The Eight Wonders of the World of Peter O’Toole.
The First Wonder of the World of Peter O’Toole is that:
The 1962 Best Actor Oscar didn’t go to Peter O’Toole for Lawrence of Arabia because it went to Gregory Peck for To Kill a Mockingbird.
Lawrence of Arabia was a wonder in 1962. And there were so many wonders in 1962: this was the year of the first flavored crisps (salt & vinegar), the release of the first Beatles album, the first use of silicone breast implants and the birth of Demi Moore. But Lawrence of Arabia was much bigger than any of these. Lawrence of Arabia is a smack- down classic: a three-and-a-half hour epic about some British weirdo most people had never heard of… the cast lead by and introducing Peter O’Toole in a magnificent performance in the title role (of someone people had never heard of)… and the film took the world by storm. The new star, Peter O’Toole, handsome as an English summer, was a sensation! The fact that O’Toole had made three previous films meant zilch: Kidnapped, The Day They Robbed the Bank of England and The Savage Innocents were not star- makers. Come nomination time and Lawrence is nominated for everything from Best Picture to Best Kept & Swept sand… Ten nominations in all.
O’Toole – a legitimate, English sensation – was the critically favored choice to win the Oscar. There was a little bit of competition from Burt Lancaster as the Birdman of Alcatraz, but Lancaster already had an Oscar at home and, besides, he only acted for two- and-a-half hours; O’Toole had three-and-a-half. Jack Lemmon stood a fair chance for Days of Wine and Roses (playing drunk: always a good shot) but he also had a previous (Supporting) Oscar and at less than two hours… well, in a year of epic performances, this was not. Marcello Mastroianni… Him again? How did he get there? Did the Academy mean to give him the Oscar the previous year for La Dolce Vita and forgot? But for Divorce-Italian Style… we don’t think so, they didn’t think so and it wasn’t going to happen, alcun modo! (no way!)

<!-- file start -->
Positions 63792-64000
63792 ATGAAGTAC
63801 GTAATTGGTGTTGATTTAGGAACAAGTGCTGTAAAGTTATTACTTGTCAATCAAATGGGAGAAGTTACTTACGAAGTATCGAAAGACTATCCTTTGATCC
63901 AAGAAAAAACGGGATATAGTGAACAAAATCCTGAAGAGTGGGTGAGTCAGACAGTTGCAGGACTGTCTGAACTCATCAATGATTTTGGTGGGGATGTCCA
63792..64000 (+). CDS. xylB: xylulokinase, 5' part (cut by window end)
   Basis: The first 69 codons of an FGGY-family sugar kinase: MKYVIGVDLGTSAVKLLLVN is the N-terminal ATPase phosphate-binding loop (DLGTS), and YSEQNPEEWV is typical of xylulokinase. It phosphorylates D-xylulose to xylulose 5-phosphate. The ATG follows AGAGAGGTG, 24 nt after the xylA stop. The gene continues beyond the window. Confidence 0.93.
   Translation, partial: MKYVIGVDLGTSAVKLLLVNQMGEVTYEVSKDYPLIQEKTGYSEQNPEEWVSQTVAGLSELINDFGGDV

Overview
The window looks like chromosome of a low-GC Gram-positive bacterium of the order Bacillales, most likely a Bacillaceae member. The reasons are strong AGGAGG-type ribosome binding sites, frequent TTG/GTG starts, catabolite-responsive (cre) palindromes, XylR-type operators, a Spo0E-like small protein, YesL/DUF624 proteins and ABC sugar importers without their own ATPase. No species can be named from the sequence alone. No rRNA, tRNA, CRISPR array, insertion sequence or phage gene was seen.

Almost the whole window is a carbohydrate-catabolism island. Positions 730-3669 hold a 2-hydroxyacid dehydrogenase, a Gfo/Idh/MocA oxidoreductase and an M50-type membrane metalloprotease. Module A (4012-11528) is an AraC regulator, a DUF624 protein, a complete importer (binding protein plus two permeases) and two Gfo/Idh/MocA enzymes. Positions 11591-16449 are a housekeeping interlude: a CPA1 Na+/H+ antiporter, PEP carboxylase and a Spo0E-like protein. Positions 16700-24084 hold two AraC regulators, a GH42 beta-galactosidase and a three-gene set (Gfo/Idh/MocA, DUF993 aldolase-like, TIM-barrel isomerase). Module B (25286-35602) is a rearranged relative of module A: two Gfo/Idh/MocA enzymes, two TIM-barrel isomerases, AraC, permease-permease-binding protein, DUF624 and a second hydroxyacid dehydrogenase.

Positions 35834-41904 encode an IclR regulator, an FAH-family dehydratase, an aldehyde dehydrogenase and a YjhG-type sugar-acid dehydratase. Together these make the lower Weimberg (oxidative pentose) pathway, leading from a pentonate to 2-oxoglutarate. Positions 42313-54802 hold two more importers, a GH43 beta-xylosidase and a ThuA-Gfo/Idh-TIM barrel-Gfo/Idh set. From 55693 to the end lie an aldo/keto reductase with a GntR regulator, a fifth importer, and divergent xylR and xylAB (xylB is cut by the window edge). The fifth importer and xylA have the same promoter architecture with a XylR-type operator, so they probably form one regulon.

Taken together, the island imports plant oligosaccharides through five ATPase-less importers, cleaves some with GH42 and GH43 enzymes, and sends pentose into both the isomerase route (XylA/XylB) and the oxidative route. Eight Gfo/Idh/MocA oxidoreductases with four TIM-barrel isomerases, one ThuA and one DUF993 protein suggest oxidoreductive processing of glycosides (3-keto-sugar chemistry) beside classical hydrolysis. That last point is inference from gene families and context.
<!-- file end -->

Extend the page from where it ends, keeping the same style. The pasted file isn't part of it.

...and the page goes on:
So, Peter, come up one and collect a Big Gold Man Statue… But wait, oh no, sneaking in from the Deep South, it’s Gregory Peck in To Kill a Mockingbird.
Yes, it’s Atticus Finch, The Most Noble Character in The History of Motion Pictures, come to kill all O’Toole Oscar dreaming. To Kill a Mockingbird became (after they had seen the movie) the favorite book of absolutely everybody who had never read a book before. Robert Mulligan made a beautiful version of it and Peck is perfection. It was his fifth nomination and he was one of Hollywood’s best loved actors and, by all accounts, a thoroughly decent man whose inherent niceness and goodness made Atticus Finch, The Most Noble Character in The History of Motion Pictures, a role that fit him like a Noble Glove. So the Oscar went to… that. Not an intriguing, English adventurer who felt a little frisson upon receiving a man-to-man whipping. Sorry, Peter O’Toole, it just wasn’t your year.
The Second Wonder of the World of Peter O’Toole is that:
The 1964 Best Actor Oscar didn’t go to Peter O’Toole for Becket because it went to Rex Harrison for My Fair Lady.
Not a hope in Hell or Canterbury, young O’Toole.
There were lots of Wonders in 1964: The Boston Strangler was captured (who’s got the movie rights?), the World’s Fair was held in New York (Elvis, we’ve got a great script… ‘It Happened at the…’) and Russell Crowe was born. But wonders going the way of Peter O’Toole… well, no!
First of all, Peter, your friend, co-star and drinking buddy, Richard Burton, got nominated for the same film in the same category. Bad news! It divided the vote. Didn’t you see the film for which you were nominated? The separation of Church and State… there’s a clue there somewhere.
Even putting that aside, the other nominees were in soon-to-be iconic roles: Anthony Quinn’s Zorba, Peter Sellers’ Dr Strangelove and (the winner) Rex Harrison’s Henry Higgins in My Fair Lady. (And let’s be honest: Peter Glenville was great with actors but a mind-numbingly dull cinema director, and that is another problem with Becket: beautifully acted, but just the teensiest bit dull…) Makes you wonder but, sorry Peter, it just wasn’t your year.